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Another Pay-to-Play Case

There are few among us who think the high cost of getting elected and fundraising that it requires is good for American politics. The SEC took a moral high ground and passed Rule 206(4)-5. That rule effectively prohibits investment managers from making political contributions to politicians who control pension money, other than small token amounts. […]

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SEC Takes a Look at the “accredited investor” definition

The Securities and Exchange Commission left a new Report on the Review of the Definition of “Accredited Investor” as an early Christmas present under your compliance tree. [Feel free to replace Christmas with New Years or the year end celebration of your choice.] We will need to keep an eye on what happens with this […]

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citizen vc

On line portals for fundraising

As part of the updates on private placements, the Securities and Exchange Commission granted a no-action letter to Citizen VC, an online venture capital firm. The main question was whether the firm was creating “substantive, pre-existing relationships” with prospective investors through its website. The firm wanted to avoid a result that its offers & sales […]

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private placement

Updates on Private Placements

One of the troubling aspects of private placements is trying to draw the line between public advertising for the business and public advertising for selling securities. This aspect is even more apparent for private equity funds and real estate funds that want to tout their deals without jeopardizing their fundraising. The Securities and Exchange Commission […]

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What is a “Voting Equity Security” under the Bad Actor Rule?

When the Securities and Exchange Commission adopted Rule 506(d), it did not define “voting equity securities.” That left many fund managers having to take an aggressive approach on compliance with the “bad actor rule.” The SEC has provided some additional clarity. I have to admit that I did not pay much attention to the recent […]

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Massachusetts Adopts Crowdfunding

Add Massachusetts to the growing list of states that are sidestepping the unusable federal crowdfunding alternative. “The Crowdfunding Exemption is designed to foster job creation by helping small and early-stage Massachusetts companies find investors and gain greater access to capital with fewer restrictions. The exemption is also intended to provide necessary investor protections by requiring […]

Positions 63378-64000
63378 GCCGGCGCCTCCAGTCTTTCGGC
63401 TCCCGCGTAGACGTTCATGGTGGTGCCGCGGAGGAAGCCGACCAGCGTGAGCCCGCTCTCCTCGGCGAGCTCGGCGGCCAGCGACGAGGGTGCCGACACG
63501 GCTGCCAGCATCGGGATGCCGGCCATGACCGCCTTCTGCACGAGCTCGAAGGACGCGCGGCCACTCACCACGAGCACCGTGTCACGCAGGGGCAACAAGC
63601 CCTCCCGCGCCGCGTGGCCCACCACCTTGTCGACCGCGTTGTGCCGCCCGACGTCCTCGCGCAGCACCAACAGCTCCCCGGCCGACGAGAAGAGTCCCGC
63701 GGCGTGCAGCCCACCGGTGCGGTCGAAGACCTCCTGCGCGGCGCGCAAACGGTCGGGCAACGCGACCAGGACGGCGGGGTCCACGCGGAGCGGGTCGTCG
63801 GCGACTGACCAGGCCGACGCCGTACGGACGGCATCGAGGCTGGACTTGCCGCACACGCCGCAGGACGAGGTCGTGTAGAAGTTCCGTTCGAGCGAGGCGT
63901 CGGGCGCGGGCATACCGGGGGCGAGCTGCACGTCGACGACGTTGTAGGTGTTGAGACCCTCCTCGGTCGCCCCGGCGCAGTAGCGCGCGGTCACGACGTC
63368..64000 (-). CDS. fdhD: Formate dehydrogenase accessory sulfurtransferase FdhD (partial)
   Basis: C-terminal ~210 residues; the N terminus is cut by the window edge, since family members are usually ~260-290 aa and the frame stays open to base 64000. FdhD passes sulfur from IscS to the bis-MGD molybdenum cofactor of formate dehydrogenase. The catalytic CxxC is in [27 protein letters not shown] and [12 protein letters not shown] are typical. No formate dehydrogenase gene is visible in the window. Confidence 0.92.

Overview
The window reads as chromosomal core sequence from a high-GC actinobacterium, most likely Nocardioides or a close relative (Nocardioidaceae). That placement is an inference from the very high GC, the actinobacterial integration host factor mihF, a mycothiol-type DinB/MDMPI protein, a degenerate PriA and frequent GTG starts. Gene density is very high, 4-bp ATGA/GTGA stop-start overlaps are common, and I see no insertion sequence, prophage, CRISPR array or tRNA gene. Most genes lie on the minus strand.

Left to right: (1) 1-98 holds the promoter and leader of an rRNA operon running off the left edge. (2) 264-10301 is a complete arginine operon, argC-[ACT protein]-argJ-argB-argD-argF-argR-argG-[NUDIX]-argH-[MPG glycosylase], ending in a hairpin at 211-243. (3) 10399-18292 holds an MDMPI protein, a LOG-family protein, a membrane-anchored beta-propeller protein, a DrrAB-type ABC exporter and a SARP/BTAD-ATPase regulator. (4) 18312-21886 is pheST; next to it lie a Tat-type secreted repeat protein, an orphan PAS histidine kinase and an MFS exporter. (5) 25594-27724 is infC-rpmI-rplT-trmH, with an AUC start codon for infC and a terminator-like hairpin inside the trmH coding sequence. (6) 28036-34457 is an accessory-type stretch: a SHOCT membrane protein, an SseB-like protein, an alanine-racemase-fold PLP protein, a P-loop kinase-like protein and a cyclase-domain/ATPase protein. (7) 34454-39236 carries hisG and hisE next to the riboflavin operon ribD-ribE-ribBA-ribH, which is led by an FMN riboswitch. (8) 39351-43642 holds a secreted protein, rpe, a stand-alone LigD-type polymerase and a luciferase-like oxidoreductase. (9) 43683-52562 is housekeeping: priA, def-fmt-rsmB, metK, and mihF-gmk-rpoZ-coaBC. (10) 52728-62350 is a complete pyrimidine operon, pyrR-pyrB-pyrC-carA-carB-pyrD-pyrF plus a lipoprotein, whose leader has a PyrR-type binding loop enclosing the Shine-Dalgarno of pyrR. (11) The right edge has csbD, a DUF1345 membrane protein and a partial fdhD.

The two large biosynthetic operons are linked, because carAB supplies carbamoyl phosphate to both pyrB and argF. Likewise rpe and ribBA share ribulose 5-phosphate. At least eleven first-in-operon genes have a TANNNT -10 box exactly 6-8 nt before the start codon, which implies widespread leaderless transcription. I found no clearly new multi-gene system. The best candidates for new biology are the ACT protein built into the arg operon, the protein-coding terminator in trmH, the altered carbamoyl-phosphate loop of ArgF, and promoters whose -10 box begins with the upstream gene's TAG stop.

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Real Estate Crowdfunding

Real estate investing has a long history of crowdfunding. Prior to the 1986 changes to the tax code, there was a large syndication business for getting investors into real estate. Although the investment was usually more for the tax breaks involved instead of income and capital appreciation. With the surge of product crowdfunding through sites […]

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Pay to Pour

Massachusetts regulators have launched an investigation into whether providers are paying for access. In this case, it’s about beer, not political donations. Pay-to-play is illegal under Massachusetts and federal liquor control laws. The restrictions date back to the end of Prohibition, to keep large breweries from dominating the market. Small breweries have to compete for […]

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The SEC Shuts Down Another Illegal Crowdfunding Site

Kickstarter has shown the world that crowdfunding is a viable option for funding great ideas. Because of US securities laws, the funding arrangement on that platform cannot be for an equity interest. That’s selling securities and that practice is subject to decades of protections built to protect consumers.  The JOBS Act opened the possibility of […]

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Icon of Money in the Hand on Rusty Warning Sign.

The SEC Still Hates Intrastate Crowdfunding

One of the exemptions from registering a securities offering is if the offering is limited to one state. Some crowdfunding advocates latched onto this exemption and have been pushing for single state crowdfunding at the state legislatures. On April 10, 2014, the SEC issued a Compliance and Disclosure Interpretation on intrastate crowdfunding offerings. The interpretation was […]

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